From the Chronicle's Wyatt Buchanan: "The poll - an early measurement of a proposal that has far to go until voters can weigh in in November - found that 65 percent of all adults surveyed support his plan, which would increase the sales tax by a half cent and raise taxes on high-income earners, starting with individuals who make more than $250,000 per year."
"The poll also found deep concern among state voters about further cuts to K-12 public education and that Californians see their local government services as significantly impacted by multiple years of state budget cuts as lawmakers and the governor have struggled to balance the budget."
"These findings come as the Brown administration will announce today what automatic midyear budget cuts will be implemented."
"As part of the state budget deal signed earlier this year, automatic cuts that could total $2 billion would be implemented if tax revenues roll in at a lower level than anticipated."
"During the final weeks of the legislative session this summer, a team of attorneys and lobbyists from Vernon were desperately trying to kill a bill that would disincorporate the scandal-tainted city when state Sen. Kevin De Leon (D-Los Angeles) came to them with a highly unusual offer.
De Leon, an early supporter of the bid to disband Vernon, told them he would help defeat the legislation if the city set aside $60 million to fund community projects in the small, working-class cities that surround Vernon and agreed to a series of government reforms.
Vernon accepted the deal, and De Leon came out against disincorporation. Officials in neighboring Huntington Park, which stands to receive some of the Vernon grant money, also switched positions and showed support for Vernon. The legislation was defeated the next week.
Three months later, Vernon is still figuring out how it will pay the hefty sum. The city has struggled financially in recent years, and some within its business community are questioning whether Vernon can afford to provide generous handouts to other cities.
From the LA Times' Patrick McGreevy: "Durkee is already facing a federal charge of mail fraud that includes allegations of mishandling campaign funds from a state lawmaker's account. A separate investigation by the state Board of Accountancy now has determined that she lacked a license, which board spokeswoman Lauren Hersh said would be a misdemeanor that could result in up to six months in jail and $1,000 in fines."
"The state filed its report with the Burbank city attorney's office for possible prosecution, because Durkee's office is in that city. But the agency turned down the request, citing a potential conflict of interest."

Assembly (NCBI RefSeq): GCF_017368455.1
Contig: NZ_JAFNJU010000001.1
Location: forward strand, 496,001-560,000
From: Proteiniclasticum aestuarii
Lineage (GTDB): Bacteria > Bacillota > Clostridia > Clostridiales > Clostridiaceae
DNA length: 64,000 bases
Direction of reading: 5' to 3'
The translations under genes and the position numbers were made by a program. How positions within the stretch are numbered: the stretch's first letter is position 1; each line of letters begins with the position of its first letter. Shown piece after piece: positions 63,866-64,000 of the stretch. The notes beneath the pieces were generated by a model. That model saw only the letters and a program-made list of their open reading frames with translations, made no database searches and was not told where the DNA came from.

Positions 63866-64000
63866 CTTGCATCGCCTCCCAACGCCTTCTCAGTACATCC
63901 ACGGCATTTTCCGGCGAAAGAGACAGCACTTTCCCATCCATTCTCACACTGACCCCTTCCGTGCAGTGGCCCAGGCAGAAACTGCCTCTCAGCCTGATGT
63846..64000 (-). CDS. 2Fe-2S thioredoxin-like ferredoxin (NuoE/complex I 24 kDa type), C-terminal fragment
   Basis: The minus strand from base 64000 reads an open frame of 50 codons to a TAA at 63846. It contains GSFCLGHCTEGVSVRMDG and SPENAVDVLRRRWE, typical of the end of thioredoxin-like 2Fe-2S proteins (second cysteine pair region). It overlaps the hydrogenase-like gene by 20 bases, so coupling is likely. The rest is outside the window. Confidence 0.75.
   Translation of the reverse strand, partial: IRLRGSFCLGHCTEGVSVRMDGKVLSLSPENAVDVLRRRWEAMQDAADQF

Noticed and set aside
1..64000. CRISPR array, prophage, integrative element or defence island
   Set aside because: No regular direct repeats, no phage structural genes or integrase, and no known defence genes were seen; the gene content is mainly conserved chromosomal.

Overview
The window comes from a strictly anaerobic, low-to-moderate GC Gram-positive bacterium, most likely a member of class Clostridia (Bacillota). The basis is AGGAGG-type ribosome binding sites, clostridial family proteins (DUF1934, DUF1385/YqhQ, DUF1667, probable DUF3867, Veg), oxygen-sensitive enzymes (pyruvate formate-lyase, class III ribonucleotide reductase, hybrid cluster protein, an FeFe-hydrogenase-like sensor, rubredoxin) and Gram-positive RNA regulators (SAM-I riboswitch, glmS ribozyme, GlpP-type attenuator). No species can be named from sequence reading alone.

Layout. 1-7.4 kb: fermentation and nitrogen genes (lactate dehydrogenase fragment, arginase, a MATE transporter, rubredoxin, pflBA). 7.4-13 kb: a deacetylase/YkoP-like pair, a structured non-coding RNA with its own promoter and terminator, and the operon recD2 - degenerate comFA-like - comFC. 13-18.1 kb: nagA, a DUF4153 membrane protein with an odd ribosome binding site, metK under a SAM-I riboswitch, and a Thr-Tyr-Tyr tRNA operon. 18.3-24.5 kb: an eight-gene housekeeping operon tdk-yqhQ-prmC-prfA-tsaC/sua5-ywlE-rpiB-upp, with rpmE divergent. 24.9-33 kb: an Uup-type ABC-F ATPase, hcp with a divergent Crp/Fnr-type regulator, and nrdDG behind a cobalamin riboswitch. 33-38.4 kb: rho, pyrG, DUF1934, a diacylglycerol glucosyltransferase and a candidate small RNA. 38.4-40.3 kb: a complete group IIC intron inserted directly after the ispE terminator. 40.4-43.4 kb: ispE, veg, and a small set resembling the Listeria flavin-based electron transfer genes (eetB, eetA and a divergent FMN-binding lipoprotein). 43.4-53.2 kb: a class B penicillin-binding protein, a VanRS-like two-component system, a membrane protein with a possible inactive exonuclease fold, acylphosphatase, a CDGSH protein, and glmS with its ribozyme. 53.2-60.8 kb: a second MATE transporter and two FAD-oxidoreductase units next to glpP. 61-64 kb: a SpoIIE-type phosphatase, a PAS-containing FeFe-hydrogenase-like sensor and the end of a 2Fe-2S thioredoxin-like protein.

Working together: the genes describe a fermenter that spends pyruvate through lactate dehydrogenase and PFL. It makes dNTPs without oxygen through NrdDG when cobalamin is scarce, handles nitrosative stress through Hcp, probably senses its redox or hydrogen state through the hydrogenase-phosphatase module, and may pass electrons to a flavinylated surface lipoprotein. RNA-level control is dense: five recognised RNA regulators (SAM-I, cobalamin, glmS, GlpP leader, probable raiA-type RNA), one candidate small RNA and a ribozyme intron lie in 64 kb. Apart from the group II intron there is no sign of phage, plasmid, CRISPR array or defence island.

"Durkee was the campaign treasurer for a Burbank City Council member who took part in the appointment of the city attorney and will be involved in future evaluations of her work."
"The most ambitious and expensive water program to confront California voters since the State Water Project was approved more than 50 years ago may wind up getting reduced by billions of dollars, a victim of politics and the economy."
"The assumption is that recession-weary voters won’t approve a big-ticket bond, so the problem is this: How do you cut back a complex, $11.1 billion package that was put together — barely – with a fragile agreement in which each piece needed a signoff by rival political forces? If one piece is removed, does the whole structure start collapsing?"
“There’s a lot of head-scratching right now,” said Assemblyman Jared Huffman, D-San Rafael, the chair of the Assembly water committee."
"When the economy is weak, California voters traditionally reject big borrowings. The water bond, approved in 2009, had been planned to before voters last year. As the recession took hold, nervous lawmakers decided – again, with two-thirds votes — to push the measure back to November 2012."
And finally from our "Forget Me Not" file comes the tale of the impressive memory powers of tax drivers, whose brains actually undergo a transformation in order to remember the fastest routes through the big cities. Really.
"Turns out, the intensive training required of London taxi driver candidates may alter the drivers' brains, changing the part of the brain in charge of memory and spatial navigation, the new study suggests."
"The training is known as "the knowledge" and includes memorizing 25,000 London streets and their complicated layouts, as well as 20,000 landmarks. After learning "the knowledge," trainees must take a series of exams, with only about half of the candidates ultimately passing."